One could more or less adjust to this fact. Still, the net effect was to prevent viewing a dancer’s body complete from head to toe, which creates a major difficulty in appreciating choreography. Because the seats cannot be lowered, this looks to be a permanent issue at the Broad, which otherwise is so accommodating to performer and audience. For all that, the audience seemed delighted with the Helios Dance Theater performance.

-- Chris Pasles

Comments () | Archives (4)

Wow...for an LA reviewer, you aren't very supportive! How about mentioning the top notch production values in every aspect of a modern dance production. The Lotus Eaters was absolutely top drawer in all ways. The choreography (as you note a difficult challenge in such a piece) was varied, interesting, made excellent use of the stage size both vertically and horizontally, and was technically very challenging for the dancers. I was left wanting to see more--much more of this company and its choreographer. Los Angeles has at least one more world class modern dance company...you should be proud!

This was an astounding production on every level. I experienced gasps from my fellow audience members during the performance as we watched the many pieces - and we were in the very back of the theatre. The context of the inspiration was indeed informative and inspiring but in no way necessary to my enjoying it's impact. Helios is an important and innovative company that deserve support and patronage on every level. To diminish it is beyond my understanding and undermines the audiences obvious love of the work. They stood and applauded for an eternity. Los Angeles is lucky to have such a choreographer as Gorenstein-Miller to call it's own.

What a pointless review. It's as if the reviewer slept through the performance. In a time when newspapers are hurting for sales, you'd imagine they would step up their game. Instead, it seems the L.A. Times are waving the white flag of surrender. Try a little harder next time. I saw the show, I loved the show and there was definitely more to discuss than bad site lines. Well done Helios Dance Theater. Helios Dance Theater 7 - L.A. Times 0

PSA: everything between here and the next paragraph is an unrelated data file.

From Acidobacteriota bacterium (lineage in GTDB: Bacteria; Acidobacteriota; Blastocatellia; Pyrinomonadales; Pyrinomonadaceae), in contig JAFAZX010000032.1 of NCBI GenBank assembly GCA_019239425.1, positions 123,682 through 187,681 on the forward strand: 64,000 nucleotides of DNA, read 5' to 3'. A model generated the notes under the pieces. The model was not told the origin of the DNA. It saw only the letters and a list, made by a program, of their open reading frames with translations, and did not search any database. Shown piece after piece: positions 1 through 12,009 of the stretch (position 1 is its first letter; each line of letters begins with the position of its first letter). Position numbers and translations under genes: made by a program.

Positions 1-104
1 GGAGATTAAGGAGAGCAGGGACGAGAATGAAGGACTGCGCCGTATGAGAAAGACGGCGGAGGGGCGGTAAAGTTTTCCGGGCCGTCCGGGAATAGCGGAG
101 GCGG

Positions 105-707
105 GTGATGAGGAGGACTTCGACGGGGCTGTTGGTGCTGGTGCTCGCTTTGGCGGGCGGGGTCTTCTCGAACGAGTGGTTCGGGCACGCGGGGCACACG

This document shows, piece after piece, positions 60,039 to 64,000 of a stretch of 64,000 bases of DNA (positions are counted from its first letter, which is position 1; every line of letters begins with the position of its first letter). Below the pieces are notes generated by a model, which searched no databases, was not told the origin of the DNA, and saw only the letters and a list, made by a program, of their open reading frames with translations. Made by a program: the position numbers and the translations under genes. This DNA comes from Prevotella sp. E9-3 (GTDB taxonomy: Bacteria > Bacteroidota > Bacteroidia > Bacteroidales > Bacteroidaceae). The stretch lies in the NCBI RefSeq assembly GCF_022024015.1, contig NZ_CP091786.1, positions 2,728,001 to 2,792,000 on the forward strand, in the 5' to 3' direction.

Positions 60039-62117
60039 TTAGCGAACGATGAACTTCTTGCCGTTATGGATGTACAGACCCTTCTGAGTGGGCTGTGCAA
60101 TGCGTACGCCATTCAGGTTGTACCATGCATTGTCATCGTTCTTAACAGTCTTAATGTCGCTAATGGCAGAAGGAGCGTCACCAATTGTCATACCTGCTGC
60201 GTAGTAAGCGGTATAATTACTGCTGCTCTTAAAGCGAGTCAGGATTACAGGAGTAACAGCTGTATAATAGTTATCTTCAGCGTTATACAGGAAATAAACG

One might argue the point that you had more issue with the Broad than you did the actual show. I would hope the LA Times could do a better job of hiring a writer who is professional enough to focus on what they're actually there to do. As a fellow audience member, I was able to see just fine (Row G, 19) and found your review to be mediocre at best.

"Miller’s choreography was sometimes ingenious, but it did not long sustain interest. The dancers, most of whom were new to the company, worked diligently. " -CP

This statement alone is a farce and it's too bad you could not see beyond your own arrogance to see that just about everyone in that theater except for you were riveted with the whole performance. Not to mention that the dancers, new or former members of the company, performed with such grace in the midst of some very challenging choreography all the while making each piece seamless and effortless. The control and level of technique were comparable to any other professional show I have seen in LA in the past 5 years.
Keep up the great work Helios, LA loves you!


Recommended on Facebook

In Case You Missed It...


Explore the arts: See our interactive venue graphics


Tweets and retweets from L.A. Times staff writers.